In the book, Lectures from Markov Processes to Brownian Motion, it is stated that the oldest definition of Markov property is, for every integer $n\ge1$ and $0\le t_1<t_2<\cdots<t<u,$ and $f$ is continuous with compact support, $$ E[f(X_u)|X_t,X_{t_n},\cdots,X_{t_1}] = E[f(X_u)|X_t]. $$

Another definition is, for any compactly supported $f$, $$E[f(X_u)|\mathcal{F}_t]=E[f(X_u)|X_t].$$

I have no idea how to pass $\sigma$-algebra generated by "discrete" process to $\mathcal{F}_t,$ especially when such stuff is in the condition (behind "|").

Any hint is appreciated.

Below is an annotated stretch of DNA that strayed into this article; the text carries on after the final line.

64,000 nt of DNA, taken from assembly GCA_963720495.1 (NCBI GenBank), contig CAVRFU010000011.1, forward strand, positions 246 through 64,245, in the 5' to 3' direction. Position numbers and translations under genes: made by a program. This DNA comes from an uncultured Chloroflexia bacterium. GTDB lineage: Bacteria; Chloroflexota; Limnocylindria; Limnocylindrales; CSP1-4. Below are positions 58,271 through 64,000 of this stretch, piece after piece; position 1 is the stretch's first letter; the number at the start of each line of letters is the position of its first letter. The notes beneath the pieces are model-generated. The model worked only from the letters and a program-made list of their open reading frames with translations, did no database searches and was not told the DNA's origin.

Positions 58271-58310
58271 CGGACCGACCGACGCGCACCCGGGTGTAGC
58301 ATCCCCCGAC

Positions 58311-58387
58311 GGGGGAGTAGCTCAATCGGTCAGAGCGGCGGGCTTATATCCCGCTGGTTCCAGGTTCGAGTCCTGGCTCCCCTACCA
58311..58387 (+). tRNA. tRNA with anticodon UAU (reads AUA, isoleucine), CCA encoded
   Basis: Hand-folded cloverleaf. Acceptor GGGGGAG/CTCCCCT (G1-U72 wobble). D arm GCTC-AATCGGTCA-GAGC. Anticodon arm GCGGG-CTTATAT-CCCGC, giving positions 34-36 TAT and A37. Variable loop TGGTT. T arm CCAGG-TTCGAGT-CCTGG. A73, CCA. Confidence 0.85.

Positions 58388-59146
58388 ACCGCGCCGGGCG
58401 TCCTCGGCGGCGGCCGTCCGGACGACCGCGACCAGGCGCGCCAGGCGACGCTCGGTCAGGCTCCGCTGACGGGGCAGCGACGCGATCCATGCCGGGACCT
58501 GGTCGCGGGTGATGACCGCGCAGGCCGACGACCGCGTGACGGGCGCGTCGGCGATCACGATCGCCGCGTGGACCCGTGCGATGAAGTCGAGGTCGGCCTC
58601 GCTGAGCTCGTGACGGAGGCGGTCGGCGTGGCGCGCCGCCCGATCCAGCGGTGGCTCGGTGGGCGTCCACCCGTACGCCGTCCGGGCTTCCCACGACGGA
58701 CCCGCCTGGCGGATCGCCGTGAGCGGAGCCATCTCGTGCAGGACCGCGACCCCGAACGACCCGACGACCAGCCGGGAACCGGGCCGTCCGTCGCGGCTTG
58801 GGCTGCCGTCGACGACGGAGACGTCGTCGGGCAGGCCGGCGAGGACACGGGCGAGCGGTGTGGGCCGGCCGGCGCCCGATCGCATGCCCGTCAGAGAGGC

RHS is measurable w.r.t $\mathcal F_t$. Hence equality will follows if we show that the integral of RHS over $A$ equals $\int_A E(f(X_u)|\mathcal F_t)dP$ for any $A \in \mathcal F_t$. But sets of the form $X_t^{-1}(B)\cap X_{t_1}^{-1}(B_1)\cap \cdots \cap X_{t_1}^{-1}(B_1)$ where $t$ and $t_i$'s are as stated in the book and $B,B_1,\cdots,B_n$ are Borel sets generate the sigma algebra $\mathcal F_t$. When $A$ is of this type equality follows from what you have called the discrete version of Markov property. Now use Monotone Class Theorem to complete the proof.


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